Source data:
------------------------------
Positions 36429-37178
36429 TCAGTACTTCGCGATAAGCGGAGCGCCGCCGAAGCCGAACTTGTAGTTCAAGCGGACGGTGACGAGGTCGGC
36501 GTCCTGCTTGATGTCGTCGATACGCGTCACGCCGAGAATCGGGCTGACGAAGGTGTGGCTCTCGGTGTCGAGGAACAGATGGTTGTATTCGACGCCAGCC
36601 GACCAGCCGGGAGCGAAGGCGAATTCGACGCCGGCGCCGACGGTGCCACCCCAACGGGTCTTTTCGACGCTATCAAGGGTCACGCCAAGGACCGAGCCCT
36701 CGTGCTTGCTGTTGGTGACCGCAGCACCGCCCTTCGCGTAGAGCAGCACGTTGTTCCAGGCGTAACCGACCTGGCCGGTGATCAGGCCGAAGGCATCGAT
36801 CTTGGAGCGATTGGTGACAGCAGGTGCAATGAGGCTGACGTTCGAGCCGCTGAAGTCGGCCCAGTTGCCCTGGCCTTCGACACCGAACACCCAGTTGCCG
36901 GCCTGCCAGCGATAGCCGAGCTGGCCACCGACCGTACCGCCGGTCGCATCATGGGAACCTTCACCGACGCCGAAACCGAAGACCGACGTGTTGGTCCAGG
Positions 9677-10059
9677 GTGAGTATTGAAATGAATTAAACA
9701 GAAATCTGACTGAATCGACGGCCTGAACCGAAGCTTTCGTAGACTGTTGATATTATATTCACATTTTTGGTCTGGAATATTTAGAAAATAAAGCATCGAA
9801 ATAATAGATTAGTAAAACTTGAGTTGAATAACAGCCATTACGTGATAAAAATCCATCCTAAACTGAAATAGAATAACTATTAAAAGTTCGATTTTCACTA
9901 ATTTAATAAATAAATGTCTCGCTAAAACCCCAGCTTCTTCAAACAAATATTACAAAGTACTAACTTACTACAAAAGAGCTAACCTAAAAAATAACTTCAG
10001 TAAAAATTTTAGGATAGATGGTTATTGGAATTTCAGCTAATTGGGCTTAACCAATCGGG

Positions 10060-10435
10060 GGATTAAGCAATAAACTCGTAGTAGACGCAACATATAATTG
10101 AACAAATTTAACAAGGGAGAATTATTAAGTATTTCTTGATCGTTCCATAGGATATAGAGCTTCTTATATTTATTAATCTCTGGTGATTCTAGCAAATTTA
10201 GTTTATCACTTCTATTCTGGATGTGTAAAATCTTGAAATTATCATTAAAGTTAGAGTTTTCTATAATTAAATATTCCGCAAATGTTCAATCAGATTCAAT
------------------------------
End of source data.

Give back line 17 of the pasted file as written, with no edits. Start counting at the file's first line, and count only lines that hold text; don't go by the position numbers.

10201 GTTTATCACTTCTATTCTGGATGTGTAAAATCTTGAAATTATCATTAAAGTTAGAGTTTTCTATAATTAAATATTCCGCAAATGTTCAATCAGATTCAAT